The subretrofacial nucleus (SRF) is a region of the rostral ventrolateral medulla known to play a crucial role in sympathoexcitation. SRF neurons send direct projections to the intermediolateral cell columns of the spinal cord where they form synaptic contact with preganglionic sympathetic motor neurons. Activation of this neural pathway increases sympathetic outflow to the heart and blood vessels affecting cardiac function and vasomotor tone. Previous studies utilizing electrophysiological recording techniques and c-Fos expression have established that the activity of SRF neurons is increased during skeletal muscle contraction. However, the excitatory neurotransmitter mediating this increased activity remains in question. In the present study, static contraction of the triceps surae was induced by electrical stimulation of L7 and S1 ventral roots in anesthetized cats (n=12). Endogenous release of glutamate (Glu) from the SRF was recovered by microdialysis and measured by HPLC. Static muscle contraction for 4 min increased mean arterial pressure (MAP) 38±4 mmHg from a control level of 102±12 mmHg (P<0.05). During muscle contraction the extracellular concentration of Glu recovered from the SRF increased from 623±117 to 1078±187 nM (P<0.05). To determine the effect of muscle contraction on Glu release in the absence of synaptic input from other reflexogenic areas, contraction was repeated following acute sinoaortic denervation and vagotomy. Following this denervation, muscle contraction increased MAP 41±4 mmHg (P<0.05) and Glu concentration from 635±246 to 1106±389 nM (P<0.05). Muscle paralysis prevented the increases in MAP and Glu concentration during ventral root stimulation. These results suggest that: (i) Glu is released in the SRF during activation of contraction-sensitive skeletal muscle afferent fibers in the cat; and (ii) synaptic input from other reflexogenic areas appears to be ineffective in modulating the release of Glu in the SRF during static muscle contraction.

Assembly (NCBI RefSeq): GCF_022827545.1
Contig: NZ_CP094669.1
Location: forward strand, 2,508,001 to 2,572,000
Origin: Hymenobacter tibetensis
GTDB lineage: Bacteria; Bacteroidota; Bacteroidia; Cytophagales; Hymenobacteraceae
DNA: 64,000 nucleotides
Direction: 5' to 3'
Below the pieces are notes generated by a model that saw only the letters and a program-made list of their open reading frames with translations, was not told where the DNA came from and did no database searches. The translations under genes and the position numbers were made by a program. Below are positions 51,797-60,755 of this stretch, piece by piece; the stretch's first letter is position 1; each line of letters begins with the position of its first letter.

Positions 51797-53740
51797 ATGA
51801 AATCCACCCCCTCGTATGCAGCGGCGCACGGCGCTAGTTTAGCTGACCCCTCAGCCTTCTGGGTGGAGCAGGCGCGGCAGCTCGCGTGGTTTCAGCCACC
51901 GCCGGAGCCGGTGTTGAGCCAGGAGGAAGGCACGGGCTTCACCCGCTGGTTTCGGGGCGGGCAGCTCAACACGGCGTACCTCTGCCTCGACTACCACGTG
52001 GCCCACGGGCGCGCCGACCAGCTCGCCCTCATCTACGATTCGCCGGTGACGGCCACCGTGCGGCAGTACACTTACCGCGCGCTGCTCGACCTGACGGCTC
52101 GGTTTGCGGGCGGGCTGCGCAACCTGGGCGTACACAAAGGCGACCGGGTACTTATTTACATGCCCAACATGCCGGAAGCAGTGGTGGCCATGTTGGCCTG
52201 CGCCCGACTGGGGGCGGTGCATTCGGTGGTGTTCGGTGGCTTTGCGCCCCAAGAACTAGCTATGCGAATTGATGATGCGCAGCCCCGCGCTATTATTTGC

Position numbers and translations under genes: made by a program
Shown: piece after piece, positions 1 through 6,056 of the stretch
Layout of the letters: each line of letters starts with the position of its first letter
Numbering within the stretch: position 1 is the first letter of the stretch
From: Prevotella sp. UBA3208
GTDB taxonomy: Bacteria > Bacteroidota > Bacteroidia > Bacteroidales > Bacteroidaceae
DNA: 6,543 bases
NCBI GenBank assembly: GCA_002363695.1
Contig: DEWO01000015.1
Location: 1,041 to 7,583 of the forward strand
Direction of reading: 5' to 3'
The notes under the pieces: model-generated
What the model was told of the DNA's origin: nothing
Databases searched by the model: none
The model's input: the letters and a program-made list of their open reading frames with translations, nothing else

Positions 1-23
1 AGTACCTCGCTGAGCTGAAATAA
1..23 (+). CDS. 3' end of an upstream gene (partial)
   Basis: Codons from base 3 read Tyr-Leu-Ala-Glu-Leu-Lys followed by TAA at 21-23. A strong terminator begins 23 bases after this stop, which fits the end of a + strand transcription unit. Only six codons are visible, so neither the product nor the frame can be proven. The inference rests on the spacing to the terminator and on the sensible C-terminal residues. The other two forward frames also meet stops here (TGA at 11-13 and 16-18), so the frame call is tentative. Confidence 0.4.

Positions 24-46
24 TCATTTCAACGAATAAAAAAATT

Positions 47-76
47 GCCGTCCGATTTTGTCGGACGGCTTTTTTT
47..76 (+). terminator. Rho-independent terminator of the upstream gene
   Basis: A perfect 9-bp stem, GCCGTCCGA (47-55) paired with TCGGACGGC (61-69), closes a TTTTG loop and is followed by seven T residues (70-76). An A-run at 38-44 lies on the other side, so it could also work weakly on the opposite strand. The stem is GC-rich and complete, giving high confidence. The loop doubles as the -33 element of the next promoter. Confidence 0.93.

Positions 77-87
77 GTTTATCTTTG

- Blood pressure
- Excitatory amino acid
- Rostral ventrolateral medulla
ASJC Scopus subject areas